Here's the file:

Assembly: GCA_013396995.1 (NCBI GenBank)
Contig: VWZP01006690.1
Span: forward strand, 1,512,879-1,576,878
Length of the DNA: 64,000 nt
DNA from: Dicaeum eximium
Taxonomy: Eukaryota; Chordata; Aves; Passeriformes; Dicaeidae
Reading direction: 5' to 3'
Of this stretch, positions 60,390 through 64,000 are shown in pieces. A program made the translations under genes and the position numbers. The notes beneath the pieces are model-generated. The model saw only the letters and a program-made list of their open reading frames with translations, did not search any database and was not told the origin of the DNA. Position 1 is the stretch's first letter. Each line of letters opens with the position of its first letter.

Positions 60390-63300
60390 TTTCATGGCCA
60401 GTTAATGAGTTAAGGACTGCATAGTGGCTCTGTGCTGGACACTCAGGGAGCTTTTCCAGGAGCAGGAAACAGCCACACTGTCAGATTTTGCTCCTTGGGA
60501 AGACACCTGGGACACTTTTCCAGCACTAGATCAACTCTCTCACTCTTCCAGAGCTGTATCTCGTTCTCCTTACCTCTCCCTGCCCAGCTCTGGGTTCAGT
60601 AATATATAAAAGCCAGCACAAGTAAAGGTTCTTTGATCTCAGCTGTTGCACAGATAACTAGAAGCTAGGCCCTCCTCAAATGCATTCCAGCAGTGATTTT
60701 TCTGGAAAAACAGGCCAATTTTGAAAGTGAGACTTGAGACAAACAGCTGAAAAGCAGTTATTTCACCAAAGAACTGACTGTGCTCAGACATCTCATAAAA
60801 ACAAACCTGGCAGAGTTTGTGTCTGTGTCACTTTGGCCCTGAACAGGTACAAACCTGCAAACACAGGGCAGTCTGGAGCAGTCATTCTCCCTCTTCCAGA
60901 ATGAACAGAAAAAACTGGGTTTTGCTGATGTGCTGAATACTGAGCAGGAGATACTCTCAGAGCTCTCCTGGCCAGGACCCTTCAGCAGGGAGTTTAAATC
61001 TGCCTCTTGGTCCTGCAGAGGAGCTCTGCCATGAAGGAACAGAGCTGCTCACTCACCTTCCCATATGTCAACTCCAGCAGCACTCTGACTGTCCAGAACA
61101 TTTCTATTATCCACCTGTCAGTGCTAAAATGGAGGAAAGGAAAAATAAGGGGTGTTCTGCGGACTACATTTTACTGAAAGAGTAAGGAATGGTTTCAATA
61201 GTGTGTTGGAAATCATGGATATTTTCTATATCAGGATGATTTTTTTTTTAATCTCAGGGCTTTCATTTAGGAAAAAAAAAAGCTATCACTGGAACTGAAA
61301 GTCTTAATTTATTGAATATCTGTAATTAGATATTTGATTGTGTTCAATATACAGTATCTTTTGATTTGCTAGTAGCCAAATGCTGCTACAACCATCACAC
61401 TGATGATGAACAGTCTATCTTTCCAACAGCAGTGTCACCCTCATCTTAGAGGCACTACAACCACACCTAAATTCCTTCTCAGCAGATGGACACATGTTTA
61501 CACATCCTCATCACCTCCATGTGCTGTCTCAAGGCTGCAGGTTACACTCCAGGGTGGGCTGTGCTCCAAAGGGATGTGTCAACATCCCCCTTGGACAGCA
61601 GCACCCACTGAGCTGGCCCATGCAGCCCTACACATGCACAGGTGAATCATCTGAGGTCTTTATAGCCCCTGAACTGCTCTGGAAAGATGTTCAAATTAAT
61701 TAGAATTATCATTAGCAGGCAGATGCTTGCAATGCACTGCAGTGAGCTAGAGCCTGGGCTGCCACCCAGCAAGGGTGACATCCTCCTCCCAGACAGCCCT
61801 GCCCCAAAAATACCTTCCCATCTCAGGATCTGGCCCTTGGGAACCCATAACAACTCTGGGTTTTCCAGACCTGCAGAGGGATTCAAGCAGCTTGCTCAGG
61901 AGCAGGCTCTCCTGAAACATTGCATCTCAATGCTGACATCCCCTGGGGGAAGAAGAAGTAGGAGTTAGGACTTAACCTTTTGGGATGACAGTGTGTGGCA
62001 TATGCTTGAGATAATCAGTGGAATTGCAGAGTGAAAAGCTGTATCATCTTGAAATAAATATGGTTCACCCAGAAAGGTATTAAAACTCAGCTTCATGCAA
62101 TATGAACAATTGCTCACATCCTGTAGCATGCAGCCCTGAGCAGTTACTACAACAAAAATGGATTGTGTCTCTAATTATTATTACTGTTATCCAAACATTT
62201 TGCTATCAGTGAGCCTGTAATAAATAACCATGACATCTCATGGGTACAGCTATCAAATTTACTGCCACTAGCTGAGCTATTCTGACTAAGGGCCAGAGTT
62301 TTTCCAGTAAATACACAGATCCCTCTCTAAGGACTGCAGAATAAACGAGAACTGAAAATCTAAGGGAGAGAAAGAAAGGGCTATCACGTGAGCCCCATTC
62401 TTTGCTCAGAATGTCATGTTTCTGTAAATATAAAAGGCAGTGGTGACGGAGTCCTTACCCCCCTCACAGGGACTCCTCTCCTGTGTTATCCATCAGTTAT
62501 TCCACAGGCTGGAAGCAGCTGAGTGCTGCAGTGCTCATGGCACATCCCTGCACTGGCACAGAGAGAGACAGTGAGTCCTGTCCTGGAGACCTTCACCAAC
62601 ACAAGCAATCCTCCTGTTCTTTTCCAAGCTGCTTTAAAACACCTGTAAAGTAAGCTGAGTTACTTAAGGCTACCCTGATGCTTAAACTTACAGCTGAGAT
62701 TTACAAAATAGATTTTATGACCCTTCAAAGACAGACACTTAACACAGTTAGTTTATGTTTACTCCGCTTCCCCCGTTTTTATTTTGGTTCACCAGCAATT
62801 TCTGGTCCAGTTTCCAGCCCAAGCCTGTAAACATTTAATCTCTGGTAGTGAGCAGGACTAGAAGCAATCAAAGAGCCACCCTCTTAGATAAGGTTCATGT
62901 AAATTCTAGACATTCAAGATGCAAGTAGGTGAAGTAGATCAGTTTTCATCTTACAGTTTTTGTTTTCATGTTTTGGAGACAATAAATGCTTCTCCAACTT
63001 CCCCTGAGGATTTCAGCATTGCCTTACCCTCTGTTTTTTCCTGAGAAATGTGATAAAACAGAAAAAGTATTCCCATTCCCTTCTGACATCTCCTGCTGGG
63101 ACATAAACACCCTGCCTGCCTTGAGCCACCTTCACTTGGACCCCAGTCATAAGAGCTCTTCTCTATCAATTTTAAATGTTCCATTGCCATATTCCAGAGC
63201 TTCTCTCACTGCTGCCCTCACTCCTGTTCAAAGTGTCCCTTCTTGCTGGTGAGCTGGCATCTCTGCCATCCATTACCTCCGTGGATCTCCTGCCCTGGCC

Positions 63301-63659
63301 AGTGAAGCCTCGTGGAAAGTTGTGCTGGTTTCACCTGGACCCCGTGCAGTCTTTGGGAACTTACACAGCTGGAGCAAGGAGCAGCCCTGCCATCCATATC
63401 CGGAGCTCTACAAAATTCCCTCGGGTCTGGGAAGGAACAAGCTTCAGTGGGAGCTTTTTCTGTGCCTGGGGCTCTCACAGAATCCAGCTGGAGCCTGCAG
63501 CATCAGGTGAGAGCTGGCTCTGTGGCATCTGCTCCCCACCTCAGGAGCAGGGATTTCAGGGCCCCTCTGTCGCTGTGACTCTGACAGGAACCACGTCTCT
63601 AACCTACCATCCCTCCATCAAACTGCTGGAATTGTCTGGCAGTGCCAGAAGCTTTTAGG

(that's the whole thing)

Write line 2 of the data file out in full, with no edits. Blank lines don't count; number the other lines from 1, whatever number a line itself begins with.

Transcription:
Contig: VWZP01006690.1